Today in Madonna History: November 26, 1992

On November 26 1992, Rolling Stone magazine published their review of Madonna’s Erotica album, written by Arion Berger:

It took Madonna ten years, but she finally made the record everyone has accused her of making all along. Chilly, deliberate, relentlessly posturing. Erotica is a post-AIDS album about romance — it doesn’t so much evoke sex as provide a fetishistic abstraction of it. She may have intended to rattle America with hot talk about oral gratification and role switching, but sensuality is the last thing on the album’s mind. Moving claustrophobically within the schematic confines of dominance and submission, Erotica plays out its fantasies with astringent aloofness, unhumid and uninviting. The production choices suggest not a celebration of the physical but a critique of commercial representations of sex — whether Paul Verhoeven’s, Bruce Weber’s or Madonna’s — that by definition should not be mistaken for the real thing. It succeeds in a way the innocent post-punk diva of Madonna and the thoughtful songwriter of Like a Prayer could not have imagined. Its cold, remote sound systematically undoes every one of the singer’s intimate promises.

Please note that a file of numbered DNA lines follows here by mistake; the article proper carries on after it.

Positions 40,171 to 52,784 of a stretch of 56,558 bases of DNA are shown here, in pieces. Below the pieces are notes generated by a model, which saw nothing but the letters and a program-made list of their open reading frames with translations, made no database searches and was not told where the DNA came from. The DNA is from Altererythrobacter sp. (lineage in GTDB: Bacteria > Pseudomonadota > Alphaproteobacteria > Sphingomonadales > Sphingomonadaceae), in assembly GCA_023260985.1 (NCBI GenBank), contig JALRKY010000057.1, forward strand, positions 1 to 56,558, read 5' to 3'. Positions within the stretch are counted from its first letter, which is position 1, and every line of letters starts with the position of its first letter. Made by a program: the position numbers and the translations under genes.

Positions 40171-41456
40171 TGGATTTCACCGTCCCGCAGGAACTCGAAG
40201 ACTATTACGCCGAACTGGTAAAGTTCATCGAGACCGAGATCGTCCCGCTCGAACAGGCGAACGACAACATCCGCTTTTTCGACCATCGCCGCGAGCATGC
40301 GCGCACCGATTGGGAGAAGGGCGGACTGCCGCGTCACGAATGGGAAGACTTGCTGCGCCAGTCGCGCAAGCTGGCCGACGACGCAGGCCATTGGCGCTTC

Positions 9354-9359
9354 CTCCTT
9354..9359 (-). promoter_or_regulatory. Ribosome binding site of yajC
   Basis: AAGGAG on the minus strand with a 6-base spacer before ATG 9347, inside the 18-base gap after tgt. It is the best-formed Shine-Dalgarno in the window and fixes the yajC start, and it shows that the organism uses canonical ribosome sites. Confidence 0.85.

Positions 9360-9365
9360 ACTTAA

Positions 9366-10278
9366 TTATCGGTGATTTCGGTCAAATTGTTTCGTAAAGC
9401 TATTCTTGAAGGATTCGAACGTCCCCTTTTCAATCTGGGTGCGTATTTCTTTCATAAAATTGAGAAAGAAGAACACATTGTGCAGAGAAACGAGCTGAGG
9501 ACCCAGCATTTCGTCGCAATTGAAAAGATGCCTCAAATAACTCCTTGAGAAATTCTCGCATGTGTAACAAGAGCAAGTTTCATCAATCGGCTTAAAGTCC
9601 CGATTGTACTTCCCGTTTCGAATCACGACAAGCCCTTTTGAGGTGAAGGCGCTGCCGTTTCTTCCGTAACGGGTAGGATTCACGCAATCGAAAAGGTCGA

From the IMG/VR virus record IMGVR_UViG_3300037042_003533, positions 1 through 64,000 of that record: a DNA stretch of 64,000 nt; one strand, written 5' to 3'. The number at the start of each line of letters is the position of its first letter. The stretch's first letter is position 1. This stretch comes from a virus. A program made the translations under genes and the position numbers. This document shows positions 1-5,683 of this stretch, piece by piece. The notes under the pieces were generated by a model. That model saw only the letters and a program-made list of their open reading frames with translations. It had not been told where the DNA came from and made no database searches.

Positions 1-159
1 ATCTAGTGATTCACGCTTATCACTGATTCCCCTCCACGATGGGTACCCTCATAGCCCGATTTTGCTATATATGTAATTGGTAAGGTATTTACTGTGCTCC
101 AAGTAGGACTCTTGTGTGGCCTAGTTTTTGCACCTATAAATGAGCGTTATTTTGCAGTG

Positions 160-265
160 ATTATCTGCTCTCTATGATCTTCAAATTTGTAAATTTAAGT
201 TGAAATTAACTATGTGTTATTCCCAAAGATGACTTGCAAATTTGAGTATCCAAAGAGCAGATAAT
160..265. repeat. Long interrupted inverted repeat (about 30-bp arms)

Clinical enough on its own terms when compared with the lushness and romanticism of Madonna’s past grooves, Erotica is stunningly reined in; even when it achieves disco greatness, it’s never heady. Madonna, along with co-producers Andre Betts and Shep Pettibone, tamps down every opportunity to let loose — moments ripe for a crescendo, a soaring instrumental break, a chance for the listener to dance along, are over the instant they are heard. Erotica is Madonna’s show (the music leaves no room for audience participation), and her production teases and then denies with the grim control of a dominatrix.

Against maraca beats and a shimmying horn riff, Erotica introduces Madonna as “Mistress Dita,” whose husky invocations of “do as I say” promise a smorgasbord of sexual experimentation, like the one portrayed in the video for Justify My Love. But the sensibility of Erotica is miles removed from the warm come-ons of Justify My Love, which got its heat from privacy and romance — the singer’s exhortations to “tell me your dreams.” The Madonna of Erotica is in no way interested in your dreams; she’s after compliance, and not merely physical compliance either. The song demands the passivity of a listener, not a sexual partner. It’s insistently self-absorbed — Vogue with a dirty mouth, where all the real action’s on the dance floor.